NASA's Curiosity rover took time out from its exploration of Mars to capture some dramatic layering in sandstone cliffs.

Sandstone bedding in Murray Buttes
Curiosity's MastCam camera spotted these sandy, crisscrossing sediments on September 8, 2016, during the rover's 1454th sol (Martian day) of operation on the Red Planet's surface.
NASA / JPL / MSSS

It's hard to believe that more than 4 years have passed since the Curiosity rover (a.k.a. NASA's Mars Science Laboratory) dropped onto the broad floor of Gale crater and began its marathon exploration of Mars. Although the craft's "primary mission" spanned only 23 months, the hope has always been that this durable, plutonium-powered rover would last far longer — perhaps 10 years or more.

The desire for longevity has to do with getting Curiosity as far as possible up the slopes of Aeolis Mons ("Mount Sharp") in Gale's center and, in doing so, to decipher an ever longer portion of Martian history as told in the exposures of rock laid down over time from its base to its summit.

Curiosity is only now reaching the lowermost slopes of Mount Sharp, but it's kept busy with imaging and sampling studies along its path. Most recently it spent time in Murray Buttes, a cluster of small, steep-sided knobs amid a dune field at the base of the mountain. They were named to honor the late Bruce Murray, a renowned Caltech planetary geologist (for whom I worked during my Caltech days).

The buttes, it turns out, are eroded remnants of ancient sandstone beds. They're much younger than Mount Sharp itself, created when the Red Planet's winds brought in layer after layer of fine sand. The image above, taken September 8th, is a close-up of the portion of this bedding — called the "Stimson formation" — near which Curiosity has lingered for most of this year.

The layering within this exposure of sandstone is amazingly detailed. Note the crisscross pattern (which geologists term cross-bedding), which indicates that the sand deposits formed from migrating sand dunes.

In the days ahead Curiosity will move on from the Murray Buttes, its work there finished, and start heading upslope into the broader Murray Formation, a thick, broad expanse that represents the true lowermost layer of the crater's 5-km-tall central peak. You can see this light-hued expanse (and the summit looming large in the distance) lying beyond the dark-colored buttes in the image below, which was taken about this time last year.

Murray Buttes and Mount Sharp
This expansive view, taken by Curiosity on September 5, 2015, shows the dark Murray Buttes in the foreground, the lighter-toned Murray formation beyond them, and the summit of Aeolis Mons ("Mount Sharp") in the distance.
NASA / JPL / MSSS

Comments


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September 15, 2016 at 9:53 pm

I remember J. Kelly's "Skyline"! I used to love calling and hearing him describe what was happening in the sky before I went out for my all-night observing sessions, circa 1987. Does Skyline still exist?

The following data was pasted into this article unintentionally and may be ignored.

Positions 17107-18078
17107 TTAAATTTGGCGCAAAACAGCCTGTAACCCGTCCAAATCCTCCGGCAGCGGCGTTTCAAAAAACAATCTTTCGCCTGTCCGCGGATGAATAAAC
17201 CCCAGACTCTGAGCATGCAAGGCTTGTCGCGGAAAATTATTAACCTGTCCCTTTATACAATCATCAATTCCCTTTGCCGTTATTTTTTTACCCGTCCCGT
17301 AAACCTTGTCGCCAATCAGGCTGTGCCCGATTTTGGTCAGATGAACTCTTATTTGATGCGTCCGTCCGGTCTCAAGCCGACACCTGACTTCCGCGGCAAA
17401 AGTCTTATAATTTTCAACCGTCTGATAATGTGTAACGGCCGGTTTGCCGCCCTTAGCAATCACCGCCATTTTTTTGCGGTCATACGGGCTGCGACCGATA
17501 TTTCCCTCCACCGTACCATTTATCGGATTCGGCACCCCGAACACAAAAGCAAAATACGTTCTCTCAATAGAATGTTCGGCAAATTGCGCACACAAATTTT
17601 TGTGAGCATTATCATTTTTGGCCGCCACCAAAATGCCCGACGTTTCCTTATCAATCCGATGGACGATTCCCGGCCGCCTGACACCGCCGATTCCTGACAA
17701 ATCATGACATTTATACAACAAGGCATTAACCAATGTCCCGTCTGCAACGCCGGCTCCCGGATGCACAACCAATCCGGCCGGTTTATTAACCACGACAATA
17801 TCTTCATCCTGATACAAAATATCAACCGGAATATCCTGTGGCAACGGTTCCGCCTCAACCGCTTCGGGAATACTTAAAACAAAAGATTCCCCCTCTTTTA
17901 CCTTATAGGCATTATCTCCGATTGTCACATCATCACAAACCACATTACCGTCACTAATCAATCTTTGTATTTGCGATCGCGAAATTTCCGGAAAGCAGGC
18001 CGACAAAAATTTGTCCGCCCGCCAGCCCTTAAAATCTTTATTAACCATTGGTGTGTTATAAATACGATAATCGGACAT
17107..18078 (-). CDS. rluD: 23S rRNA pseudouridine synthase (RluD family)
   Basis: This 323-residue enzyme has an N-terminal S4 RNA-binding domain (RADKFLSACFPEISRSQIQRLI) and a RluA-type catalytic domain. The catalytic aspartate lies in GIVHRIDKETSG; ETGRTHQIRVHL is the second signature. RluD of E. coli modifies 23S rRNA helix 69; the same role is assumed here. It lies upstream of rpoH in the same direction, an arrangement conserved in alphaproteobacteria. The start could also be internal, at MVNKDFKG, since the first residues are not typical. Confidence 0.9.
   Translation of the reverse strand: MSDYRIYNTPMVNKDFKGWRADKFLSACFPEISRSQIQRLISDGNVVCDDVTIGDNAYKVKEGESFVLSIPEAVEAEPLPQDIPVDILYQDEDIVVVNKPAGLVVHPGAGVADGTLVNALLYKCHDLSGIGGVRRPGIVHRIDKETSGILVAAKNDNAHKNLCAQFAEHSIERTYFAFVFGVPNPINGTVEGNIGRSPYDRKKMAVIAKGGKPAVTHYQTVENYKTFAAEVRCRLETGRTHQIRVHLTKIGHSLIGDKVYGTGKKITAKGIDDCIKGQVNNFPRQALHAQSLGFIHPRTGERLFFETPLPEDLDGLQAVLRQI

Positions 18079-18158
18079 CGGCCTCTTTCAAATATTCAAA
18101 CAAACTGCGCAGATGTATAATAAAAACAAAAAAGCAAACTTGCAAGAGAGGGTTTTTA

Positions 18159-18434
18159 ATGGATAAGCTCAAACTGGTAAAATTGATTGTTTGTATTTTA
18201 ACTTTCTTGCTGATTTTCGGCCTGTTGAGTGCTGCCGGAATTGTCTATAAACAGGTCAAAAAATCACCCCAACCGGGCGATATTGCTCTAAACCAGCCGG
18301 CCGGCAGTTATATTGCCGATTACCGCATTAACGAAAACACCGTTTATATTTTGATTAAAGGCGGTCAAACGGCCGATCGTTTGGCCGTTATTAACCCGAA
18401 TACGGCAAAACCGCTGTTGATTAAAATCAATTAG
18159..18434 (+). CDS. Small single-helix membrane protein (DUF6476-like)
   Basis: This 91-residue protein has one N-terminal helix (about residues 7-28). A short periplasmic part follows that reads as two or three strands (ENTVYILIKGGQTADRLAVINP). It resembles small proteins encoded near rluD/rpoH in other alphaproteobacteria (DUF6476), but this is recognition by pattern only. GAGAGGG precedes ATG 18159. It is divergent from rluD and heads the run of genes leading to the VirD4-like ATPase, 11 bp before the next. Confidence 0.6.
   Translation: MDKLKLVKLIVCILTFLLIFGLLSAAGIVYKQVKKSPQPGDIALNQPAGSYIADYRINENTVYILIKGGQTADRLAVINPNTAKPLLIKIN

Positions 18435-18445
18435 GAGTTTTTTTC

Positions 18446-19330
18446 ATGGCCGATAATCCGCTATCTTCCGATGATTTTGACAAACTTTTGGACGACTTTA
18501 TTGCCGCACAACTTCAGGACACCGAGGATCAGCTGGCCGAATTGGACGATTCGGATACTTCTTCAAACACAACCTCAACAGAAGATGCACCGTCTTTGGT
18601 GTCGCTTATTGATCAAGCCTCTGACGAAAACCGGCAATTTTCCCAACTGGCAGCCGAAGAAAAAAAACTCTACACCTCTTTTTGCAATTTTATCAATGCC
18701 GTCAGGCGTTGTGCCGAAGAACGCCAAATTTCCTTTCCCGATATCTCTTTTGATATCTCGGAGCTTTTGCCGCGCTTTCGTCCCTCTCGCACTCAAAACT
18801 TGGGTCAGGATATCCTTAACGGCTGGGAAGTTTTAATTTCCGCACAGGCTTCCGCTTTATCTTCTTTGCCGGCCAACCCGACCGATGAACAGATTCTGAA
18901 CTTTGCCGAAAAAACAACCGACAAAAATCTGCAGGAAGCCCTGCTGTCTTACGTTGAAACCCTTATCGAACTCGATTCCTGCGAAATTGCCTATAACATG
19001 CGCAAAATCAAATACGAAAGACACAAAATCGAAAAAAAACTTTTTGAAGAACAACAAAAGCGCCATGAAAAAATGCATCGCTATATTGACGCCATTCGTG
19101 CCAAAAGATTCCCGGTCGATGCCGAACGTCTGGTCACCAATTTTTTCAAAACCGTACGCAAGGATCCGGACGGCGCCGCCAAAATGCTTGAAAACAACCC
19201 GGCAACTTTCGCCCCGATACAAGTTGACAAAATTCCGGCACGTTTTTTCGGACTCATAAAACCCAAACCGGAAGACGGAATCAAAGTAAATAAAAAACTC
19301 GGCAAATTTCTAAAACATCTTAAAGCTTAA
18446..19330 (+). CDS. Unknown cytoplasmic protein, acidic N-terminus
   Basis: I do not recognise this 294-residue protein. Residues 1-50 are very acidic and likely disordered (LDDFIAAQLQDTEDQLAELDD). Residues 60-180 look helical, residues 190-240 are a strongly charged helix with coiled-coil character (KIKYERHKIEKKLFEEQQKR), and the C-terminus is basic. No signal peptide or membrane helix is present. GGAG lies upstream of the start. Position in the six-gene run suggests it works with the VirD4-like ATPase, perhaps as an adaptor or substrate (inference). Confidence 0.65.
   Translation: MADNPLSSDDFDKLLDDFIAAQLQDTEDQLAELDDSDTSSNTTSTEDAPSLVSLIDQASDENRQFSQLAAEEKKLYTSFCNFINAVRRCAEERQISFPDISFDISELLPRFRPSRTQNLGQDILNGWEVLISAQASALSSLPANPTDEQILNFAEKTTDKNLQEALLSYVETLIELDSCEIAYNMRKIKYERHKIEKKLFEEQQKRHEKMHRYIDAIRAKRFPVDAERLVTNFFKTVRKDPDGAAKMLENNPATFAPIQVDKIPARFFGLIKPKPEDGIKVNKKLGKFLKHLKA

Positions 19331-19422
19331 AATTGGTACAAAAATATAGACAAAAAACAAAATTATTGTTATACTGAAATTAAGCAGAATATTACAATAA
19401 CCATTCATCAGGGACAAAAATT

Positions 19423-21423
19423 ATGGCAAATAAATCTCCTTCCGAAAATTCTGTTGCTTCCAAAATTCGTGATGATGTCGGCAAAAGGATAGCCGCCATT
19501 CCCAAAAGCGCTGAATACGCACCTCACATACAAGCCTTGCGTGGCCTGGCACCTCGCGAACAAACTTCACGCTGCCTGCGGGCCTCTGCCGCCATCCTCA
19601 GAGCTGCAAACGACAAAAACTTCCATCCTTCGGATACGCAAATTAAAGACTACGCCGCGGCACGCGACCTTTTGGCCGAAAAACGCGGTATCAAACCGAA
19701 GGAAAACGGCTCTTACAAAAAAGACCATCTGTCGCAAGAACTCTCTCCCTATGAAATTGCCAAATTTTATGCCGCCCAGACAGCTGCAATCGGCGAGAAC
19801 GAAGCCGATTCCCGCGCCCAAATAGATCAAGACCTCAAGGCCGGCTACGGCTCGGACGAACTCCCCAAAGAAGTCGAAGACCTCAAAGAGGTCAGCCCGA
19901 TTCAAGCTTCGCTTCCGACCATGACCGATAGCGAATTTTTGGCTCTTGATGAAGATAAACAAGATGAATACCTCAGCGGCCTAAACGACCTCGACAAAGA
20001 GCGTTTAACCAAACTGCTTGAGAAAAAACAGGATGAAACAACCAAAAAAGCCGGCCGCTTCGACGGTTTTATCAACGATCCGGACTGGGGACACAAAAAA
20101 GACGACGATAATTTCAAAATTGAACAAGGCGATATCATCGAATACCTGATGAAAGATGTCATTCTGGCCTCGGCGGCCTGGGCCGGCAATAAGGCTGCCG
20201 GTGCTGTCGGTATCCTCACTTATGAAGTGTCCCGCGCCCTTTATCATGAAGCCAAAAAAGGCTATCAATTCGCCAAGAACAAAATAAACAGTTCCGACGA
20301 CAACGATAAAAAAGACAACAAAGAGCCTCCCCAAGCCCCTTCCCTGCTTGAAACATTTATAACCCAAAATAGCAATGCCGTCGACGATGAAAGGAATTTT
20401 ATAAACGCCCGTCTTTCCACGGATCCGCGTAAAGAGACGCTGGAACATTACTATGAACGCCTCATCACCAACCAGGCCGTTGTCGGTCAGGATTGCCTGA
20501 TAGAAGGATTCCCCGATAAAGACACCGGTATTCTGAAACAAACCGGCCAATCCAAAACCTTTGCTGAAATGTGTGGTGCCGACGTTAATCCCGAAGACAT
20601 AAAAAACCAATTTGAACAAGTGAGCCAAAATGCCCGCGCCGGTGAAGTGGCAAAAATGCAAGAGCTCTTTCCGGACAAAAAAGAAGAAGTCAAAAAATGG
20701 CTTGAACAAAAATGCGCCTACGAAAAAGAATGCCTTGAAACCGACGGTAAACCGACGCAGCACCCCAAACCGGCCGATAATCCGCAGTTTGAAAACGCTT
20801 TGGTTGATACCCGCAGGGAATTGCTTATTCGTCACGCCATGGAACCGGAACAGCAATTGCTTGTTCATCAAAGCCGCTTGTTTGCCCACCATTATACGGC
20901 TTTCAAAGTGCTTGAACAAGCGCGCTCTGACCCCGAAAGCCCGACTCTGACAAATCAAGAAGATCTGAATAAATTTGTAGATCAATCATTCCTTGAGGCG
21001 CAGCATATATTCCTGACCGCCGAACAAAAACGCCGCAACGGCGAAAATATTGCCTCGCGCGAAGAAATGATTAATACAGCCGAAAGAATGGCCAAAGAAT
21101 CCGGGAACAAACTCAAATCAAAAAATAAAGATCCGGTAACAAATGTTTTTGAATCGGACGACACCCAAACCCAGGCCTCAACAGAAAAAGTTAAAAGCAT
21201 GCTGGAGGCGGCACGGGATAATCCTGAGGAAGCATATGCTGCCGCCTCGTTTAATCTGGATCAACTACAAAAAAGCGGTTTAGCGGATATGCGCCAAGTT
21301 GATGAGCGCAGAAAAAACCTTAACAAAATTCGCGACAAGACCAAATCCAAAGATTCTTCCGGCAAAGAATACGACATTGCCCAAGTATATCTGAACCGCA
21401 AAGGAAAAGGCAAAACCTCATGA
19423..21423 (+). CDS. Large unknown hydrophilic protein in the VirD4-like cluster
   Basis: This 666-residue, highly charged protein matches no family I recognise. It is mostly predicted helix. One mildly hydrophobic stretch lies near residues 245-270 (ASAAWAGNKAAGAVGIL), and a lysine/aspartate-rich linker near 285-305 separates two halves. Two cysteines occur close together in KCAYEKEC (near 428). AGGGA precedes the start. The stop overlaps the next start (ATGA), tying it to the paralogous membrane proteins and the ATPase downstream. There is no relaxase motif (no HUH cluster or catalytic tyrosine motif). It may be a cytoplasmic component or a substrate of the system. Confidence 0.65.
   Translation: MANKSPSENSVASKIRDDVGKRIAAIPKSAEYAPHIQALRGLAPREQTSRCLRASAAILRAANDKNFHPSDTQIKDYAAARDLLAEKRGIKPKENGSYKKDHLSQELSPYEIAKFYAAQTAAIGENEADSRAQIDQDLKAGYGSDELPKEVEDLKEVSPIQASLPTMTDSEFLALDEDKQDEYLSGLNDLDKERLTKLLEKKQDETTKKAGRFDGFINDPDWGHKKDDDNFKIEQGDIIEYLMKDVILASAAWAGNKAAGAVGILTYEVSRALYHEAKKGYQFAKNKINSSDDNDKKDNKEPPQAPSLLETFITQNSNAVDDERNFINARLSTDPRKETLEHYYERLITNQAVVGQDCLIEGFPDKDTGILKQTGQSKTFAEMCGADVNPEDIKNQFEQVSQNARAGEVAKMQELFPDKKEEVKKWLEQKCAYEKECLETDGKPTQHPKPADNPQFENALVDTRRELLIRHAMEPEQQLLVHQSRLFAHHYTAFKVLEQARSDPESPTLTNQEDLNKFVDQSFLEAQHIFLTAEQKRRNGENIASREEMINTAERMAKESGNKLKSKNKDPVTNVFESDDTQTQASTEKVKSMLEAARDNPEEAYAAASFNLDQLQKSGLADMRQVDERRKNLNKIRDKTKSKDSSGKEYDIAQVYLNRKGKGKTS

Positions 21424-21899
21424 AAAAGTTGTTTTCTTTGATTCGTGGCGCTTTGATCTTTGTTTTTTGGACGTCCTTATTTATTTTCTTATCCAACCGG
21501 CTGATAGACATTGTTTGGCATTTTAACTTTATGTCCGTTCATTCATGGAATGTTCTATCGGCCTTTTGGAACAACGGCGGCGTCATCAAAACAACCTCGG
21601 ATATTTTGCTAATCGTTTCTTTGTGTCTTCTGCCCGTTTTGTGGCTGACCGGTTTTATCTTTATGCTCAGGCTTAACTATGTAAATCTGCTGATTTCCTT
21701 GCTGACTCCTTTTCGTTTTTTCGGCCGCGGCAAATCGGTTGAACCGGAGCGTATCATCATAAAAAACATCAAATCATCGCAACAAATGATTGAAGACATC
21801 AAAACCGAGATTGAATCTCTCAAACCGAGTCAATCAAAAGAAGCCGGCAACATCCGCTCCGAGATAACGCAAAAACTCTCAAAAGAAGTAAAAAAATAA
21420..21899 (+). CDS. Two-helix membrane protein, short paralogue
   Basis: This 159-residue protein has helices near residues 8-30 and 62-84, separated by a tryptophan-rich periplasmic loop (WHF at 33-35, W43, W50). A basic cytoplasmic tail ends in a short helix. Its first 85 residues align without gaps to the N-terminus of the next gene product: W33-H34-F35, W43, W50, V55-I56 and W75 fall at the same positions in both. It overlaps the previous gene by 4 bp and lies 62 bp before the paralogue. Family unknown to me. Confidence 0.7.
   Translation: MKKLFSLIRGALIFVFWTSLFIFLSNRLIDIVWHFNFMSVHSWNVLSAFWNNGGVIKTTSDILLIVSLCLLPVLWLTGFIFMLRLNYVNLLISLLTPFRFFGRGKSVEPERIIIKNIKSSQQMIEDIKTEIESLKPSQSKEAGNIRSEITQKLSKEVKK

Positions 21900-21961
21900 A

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Kelly Beatty

September 16, 2016 at 11:15 am

hi, Dale . . . alas, we stopped doing Skyline in 2009: http://skyandtelescope.org/astronomy-news/end-of-the-line-for-skyline/. but take heart! between the news/observing posts found here and my monthly skygazing podcasts (http://skyandtelescope.org/observing/astronomy-podcasts/), we've covered virtually all of what Skyline offered.

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RaySOCA

September 16, 2016 at 8:05 pm

The photos are incredible to see and ponder - so pristine - so pollution free - so lifeless - so absent of any human contact other than the Mars mission craft taking the photos. The landscapes are also absent any of the usual perspectives we use to establish size so I'm left to wonder how big the objects are I'm seeing. All that said, I don't recommend any future missions require rovers to carry a human silhouette to place in photos to establish perspective, although some scale measuring tool next to a rock would be helpful (with distance given) as well as a distance given to far background objects.

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Adel

September 19, 2016 at 8:11 am

The first is so incredibly familiar. It looks like a photo of a desert we see on Earth. I think only the soft red color might give it away!

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AB

September 26, 2016 at 9:27 pm

Cool, to be able to sit here and look at a photo from another planet 🙂
What IS the scale in this picture, please?

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Kelly Beatty

October 3, 2016 at 10:27 am

unfortunately, NASA did not provide that information. but my eyeballing of this image and a second (http://photojournal.jpl.nasa.gov/catalog/PIA21043) suggests that the layers are an inch or two thick, and that the rock face that's shown is several feet tall and wide.

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